The D-Day invasion of Nazi-occupied Europe, launched on June 6, 1944, is widely referred to as the longest day of World War Two. Historian Victor Brooks argues that 1944 was, in effect, “the longest year” for Americans of that era, both in terms of United States casualties and in deciding the outcome of war itself.
Brooks also argues that only the particular war events of 1944 could have produced the “reshuffling” of the cards of life that, in essence, changed the rules for most of the 140 million Americans in some fashion. Rather than focusing on military battles and strategy alone, the author chronicles the year as a microcosm of disparate military, political, and civilian events that came together to define a specific moment in time.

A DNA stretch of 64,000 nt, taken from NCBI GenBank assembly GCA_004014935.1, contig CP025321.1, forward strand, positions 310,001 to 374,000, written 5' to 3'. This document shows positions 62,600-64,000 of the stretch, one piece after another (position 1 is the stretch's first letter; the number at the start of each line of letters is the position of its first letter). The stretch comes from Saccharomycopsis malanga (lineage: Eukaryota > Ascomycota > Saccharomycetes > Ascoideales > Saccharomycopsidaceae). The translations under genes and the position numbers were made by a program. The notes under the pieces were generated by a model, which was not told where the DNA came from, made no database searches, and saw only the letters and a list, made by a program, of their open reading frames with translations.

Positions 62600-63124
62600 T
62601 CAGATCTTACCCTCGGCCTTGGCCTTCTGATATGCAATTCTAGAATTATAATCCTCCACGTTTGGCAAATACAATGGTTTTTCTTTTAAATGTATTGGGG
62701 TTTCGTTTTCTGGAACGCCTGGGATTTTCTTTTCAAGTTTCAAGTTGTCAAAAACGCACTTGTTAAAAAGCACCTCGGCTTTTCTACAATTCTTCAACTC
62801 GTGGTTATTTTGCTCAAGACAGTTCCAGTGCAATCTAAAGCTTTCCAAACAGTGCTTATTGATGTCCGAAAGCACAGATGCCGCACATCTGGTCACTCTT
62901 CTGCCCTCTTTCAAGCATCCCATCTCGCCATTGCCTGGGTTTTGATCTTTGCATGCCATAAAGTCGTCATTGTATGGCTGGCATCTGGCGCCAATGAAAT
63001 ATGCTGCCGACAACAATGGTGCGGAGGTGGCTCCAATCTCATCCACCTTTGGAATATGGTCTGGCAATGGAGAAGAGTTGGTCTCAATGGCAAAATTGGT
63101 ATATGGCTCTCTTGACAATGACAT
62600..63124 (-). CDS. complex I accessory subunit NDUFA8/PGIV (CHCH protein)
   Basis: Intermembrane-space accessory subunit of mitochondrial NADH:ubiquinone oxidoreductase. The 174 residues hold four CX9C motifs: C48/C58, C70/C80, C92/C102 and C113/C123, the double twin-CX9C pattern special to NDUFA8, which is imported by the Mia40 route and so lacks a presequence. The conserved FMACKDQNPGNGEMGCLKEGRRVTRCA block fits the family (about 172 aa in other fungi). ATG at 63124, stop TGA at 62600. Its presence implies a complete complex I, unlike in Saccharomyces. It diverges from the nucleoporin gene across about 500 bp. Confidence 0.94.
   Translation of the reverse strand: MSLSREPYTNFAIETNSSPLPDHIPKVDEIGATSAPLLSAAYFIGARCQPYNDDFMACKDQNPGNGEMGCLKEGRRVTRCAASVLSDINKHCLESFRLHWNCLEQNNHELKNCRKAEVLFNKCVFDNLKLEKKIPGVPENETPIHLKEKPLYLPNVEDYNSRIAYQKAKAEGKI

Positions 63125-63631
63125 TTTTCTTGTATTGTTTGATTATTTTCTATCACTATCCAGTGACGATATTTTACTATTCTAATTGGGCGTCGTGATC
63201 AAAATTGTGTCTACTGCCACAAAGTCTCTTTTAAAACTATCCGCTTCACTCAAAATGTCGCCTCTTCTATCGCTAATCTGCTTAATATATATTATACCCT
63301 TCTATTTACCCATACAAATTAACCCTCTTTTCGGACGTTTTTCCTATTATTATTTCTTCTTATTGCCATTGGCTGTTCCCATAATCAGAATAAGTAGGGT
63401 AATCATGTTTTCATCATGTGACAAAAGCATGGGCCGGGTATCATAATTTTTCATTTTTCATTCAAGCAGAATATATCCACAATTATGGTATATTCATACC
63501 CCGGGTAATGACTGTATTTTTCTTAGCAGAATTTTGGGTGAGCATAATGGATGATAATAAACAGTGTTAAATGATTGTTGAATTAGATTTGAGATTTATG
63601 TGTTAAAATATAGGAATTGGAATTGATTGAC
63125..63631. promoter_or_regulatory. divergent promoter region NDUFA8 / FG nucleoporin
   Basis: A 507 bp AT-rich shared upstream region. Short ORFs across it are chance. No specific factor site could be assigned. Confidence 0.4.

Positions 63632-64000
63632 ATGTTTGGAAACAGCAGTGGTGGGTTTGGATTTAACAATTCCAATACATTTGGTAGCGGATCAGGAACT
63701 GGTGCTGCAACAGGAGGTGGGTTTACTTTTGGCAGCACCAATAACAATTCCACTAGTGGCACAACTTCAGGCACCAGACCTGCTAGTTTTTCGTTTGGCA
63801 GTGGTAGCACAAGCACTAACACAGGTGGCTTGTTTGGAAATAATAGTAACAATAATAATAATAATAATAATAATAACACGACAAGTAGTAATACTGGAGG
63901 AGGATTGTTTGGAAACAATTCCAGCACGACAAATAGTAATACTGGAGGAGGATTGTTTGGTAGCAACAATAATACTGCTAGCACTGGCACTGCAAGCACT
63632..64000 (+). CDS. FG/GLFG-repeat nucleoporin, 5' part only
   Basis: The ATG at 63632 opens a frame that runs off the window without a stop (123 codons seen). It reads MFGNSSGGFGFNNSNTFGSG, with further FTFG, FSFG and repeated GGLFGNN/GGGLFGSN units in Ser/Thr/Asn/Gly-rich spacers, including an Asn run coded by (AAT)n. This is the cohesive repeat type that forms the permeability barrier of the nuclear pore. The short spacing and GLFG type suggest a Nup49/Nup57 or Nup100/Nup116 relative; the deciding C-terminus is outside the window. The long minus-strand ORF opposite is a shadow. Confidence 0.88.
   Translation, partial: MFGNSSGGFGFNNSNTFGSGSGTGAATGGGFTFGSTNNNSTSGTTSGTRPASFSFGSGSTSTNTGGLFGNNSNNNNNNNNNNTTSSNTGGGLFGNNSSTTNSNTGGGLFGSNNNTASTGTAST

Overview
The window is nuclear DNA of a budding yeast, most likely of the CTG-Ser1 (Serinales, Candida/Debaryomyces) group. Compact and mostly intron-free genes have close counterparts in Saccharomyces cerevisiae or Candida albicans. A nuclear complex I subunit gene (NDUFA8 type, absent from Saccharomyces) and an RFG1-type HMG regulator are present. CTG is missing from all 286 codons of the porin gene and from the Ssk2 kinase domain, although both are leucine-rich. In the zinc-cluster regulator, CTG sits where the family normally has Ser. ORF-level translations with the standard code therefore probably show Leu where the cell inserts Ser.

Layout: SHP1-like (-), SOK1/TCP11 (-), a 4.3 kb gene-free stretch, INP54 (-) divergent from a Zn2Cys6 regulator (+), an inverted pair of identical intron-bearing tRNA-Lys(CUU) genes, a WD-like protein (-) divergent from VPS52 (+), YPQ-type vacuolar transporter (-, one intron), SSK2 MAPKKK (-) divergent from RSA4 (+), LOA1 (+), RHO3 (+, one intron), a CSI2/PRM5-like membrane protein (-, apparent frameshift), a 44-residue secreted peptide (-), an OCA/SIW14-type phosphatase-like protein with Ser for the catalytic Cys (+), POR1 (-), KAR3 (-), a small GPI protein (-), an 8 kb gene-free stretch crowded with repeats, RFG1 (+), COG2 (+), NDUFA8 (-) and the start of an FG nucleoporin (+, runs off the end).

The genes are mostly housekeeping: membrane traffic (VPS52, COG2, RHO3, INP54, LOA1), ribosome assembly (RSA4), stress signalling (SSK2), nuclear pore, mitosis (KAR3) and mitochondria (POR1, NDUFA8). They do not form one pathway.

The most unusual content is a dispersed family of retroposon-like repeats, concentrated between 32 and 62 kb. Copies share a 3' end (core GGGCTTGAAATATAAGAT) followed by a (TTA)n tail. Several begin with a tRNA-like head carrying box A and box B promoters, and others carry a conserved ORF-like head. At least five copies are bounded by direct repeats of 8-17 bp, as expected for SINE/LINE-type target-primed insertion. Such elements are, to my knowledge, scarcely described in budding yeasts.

As war was raging in Europe, Americans on the home front continued to cope (with some prospering). As U.S. forces launched an offensive against the Japanese in the Mariana Islands and Palau, folks at home enjoyed morale-boosting movies and songs such as To Have and Have Not and “G.I. Jive.” And as American troops invaded the island of Leyte—launching the largest naval battle during the war—President Franklin D. Roosevelt and Thomas E. Dewey were in the home stretch leading up to the election of 1944.
It has been said that the arc of history is long. Throughout American history, however, some years have been truly momentous. This book makes the case that 1944 was one such year.
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